3) What if you are completely new in Germany and have no credit history?
Of course, your SCHUFA credit check will generate very little info if you have never lived in Germany. But it does not mean that you cannot take out a phone or internet contract or rent an apartment in Germany.
In this case, you may have to provide additional documents such as your recent salary slips, or your work contract at a German employer or any other sources of financial stability such as a saving account or investments.
4) How much does a SCHUFA credit check cost?
Most of the online providers charge a one-time fee of €29,00 to generate a digital SCHUFA credit report for you. This report usually suffices for typical German contracts such as a rental agreement or a mobile phone contract.
You can also obtain a free of cost SCHUFA report.
Unfortunately, the ‘free’ part is a bit misleading. It is actually not an official credit report!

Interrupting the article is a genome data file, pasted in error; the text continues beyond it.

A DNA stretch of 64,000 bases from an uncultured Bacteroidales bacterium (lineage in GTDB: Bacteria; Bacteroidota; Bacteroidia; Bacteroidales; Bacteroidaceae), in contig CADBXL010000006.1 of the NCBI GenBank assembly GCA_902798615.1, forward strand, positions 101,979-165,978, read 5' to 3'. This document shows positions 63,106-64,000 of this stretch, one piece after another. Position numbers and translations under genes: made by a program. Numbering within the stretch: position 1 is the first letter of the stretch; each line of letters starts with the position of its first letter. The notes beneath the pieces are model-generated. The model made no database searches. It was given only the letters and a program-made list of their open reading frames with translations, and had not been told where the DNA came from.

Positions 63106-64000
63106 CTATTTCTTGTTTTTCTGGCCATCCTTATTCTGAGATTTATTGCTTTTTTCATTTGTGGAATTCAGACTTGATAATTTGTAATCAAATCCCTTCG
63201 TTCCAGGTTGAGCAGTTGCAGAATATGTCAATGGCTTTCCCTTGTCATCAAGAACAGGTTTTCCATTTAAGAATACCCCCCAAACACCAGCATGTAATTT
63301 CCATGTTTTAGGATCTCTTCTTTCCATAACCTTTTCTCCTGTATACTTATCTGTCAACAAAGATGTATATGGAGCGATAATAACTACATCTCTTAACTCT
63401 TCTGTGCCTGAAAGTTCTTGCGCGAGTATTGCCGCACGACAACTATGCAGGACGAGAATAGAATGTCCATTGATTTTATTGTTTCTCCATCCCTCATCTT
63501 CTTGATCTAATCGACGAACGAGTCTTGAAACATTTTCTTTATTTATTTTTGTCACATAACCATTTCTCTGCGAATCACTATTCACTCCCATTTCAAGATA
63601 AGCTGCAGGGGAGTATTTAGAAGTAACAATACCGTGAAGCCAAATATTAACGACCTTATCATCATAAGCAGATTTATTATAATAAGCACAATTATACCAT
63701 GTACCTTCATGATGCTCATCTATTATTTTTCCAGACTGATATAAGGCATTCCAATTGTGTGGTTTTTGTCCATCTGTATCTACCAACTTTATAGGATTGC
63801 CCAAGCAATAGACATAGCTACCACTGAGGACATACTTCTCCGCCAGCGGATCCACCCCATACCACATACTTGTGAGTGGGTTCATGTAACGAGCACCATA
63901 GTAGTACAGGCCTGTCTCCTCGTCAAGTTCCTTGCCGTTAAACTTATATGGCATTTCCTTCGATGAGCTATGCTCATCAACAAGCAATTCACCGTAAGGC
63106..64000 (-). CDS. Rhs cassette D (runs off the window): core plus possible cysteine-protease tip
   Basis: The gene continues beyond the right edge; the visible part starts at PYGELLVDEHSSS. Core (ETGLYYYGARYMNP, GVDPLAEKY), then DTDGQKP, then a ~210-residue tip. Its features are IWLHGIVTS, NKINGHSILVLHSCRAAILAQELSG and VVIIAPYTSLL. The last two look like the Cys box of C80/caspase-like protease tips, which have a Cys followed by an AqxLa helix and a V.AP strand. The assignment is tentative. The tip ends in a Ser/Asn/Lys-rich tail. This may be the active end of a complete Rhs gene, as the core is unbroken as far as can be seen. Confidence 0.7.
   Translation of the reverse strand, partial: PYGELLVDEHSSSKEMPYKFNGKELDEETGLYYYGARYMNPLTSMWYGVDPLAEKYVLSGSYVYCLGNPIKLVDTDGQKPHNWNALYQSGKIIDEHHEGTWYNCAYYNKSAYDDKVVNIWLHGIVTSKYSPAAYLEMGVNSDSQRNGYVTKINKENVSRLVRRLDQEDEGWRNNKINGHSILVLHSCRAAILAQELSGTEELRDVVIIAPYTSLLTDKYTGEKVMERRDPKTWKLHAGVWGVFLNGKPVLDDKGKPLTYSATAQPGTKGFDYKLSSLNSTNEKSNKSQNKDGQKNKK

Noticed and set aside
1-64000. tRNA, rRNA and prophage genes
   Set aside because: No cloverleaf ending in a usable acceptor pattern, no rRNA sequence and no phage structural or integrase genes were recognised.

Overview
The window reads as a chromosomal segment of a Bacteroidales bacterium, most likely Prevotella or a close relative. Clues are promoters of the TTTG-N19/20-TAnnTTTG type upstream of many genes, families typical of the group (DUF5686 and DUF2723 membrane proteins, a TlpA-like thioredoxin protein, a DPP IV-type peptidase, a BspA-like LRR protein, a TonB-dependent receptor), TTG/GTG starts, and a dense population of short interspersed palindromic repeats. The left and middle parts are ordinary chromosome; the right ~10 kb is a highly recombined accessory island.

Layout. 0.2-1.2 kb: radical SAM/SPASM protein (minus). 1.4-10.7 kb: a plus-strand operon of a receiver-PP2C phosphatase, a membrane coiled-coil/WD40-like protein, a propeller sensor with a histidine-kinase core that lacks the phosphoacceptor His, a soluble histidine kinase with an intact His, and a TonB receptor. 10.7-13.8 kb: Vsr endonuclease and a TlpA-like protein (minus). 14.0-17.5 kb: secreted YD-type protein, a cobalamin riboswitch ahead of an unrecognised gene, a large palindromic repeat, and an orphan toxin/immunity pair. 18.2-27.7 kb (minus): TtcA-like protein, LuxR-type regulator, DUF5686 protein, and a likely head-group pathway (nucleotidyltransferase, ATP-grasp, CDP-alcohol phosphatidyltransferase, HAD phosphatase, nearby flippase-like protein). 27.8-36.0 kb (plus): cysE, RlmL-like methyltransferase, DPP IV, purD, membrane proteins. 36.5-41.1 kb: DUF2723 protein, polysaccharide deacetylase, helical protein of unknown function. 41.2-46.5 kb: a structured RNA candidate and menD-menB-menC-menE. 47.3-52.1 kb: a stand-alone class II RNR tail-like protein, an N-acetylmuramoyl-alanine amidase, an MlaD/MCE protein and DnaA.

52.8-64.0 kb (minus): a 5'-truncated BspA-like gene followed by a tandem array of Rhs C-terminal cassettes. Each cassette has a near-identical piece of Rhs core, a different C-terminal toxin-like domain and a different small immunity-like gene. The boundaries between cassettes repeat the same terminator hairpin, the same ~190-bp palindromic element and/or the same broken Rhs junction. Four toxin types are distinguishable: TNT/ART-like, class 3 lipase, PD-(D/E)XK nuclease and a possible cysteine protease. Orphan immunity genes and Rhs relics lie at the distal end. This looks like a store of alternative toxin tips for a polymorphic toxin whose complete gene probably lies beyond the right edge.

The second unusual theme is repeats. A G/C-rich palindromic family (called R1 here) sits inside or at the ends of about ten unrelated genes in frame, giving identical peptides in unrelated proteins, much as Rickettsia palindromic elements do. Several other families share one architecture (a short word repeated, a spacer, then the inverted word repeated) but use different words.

Instead, this document is just a copy of ALL the data that SCHUFA has collected about you and your financial history in Germany.
One caveat with this free SCHUFA information is that it does not have a sufficient legal basis for official uses such as a rental or Internet contract.
Moreover, this SCHUFA data copy is more like a ‘for your eyes only’ document.
It contains a lot of personal and financial data (e.g. any privately paid medical treatments). You probably do not want to disclose so much of your sensitive information to third parties such as a potential landlord or a loan broker.
However, it is absolutely perfect for monitoring your personal credit score in Germany.
5) How can you get a free SCHUFA credit report?
Residents in Germany have the right to request this information once a year free of cost under Art. 15 DSGVO Federal Data Protection Act.